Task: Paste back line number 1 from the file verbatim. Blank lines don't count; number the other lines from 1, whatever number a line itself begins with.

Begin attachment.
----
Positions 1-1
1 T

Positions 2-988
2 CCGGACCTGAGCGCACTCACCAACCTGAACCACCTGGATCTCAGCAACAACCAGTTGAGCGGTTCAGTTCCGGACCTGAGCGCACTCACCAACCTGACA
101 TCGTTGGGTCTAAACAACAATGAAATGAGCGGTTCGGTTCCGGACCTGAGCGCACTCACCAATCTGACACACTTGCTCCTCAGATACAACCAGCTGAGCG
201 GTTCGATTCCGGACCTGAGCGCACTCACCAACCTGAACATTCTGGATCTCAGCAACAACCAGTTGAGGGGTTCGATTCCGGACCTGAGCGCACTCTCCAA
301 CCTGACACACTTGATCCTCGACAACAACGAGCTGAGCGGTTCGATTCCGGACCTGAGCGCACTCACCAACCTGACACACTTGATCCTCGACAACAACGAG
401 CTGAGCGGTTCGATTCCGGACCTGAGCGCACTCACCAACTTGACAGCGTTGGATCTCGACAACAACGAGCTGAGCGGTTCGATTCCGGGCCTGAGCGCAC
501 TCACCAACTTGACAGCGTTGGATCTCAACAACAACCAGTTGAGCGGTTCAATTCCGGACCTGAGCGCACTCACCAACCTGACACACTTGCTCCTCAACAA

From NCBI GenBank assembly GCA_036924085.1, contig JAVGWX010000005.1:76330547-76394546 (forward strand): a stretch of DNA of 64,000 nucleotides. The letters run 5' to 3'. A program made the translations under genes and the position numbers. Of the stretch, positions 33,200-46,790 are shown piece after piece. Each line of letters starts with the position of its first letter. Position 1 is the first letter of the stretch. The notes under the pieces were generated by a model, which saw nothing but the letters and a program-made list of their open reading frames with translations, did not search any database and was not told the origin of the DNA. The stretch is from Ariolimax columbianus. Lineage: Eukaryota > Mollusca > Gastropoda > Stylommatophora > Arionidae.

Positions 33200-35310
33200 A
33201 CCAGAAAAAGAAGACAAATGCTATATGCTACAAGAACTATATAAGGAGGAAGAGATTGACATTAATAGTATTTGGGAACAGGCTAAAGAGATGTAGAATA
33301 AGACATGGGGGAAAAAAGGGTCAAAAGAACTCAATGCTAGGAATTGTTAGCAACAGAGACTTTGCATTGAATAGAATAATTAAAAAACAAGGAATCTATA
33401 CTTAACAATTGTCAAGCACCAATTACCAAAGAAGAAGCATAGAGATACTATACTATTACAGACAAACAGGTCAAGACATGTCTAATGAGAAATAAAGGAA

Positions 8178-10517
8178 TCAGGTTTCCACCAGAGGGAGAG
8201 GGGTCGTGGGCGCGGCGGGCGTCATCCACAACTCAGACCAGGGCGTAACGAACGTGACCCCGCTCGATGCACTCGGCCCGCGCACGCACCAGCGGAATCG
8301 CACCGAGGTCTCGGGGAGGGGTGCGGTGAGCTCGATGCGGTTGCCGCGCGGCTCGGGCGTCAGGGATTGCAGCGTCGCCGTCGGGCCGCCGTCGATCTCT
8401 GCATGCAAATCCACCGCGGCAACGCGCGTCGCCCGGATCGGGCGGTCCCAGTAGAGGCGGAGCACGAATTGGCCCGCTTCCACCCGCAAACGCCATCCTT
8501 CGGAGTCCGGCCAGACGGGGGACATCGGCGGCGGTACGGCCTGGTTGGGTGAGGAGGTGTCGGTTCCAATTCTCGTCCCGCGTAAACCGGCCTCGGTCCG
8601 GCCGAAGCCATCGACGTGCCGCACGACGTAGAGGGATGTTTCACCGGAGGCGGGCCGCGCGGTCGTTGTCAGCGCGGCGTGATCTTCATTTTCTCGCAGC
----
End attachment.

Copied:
Positions 1-1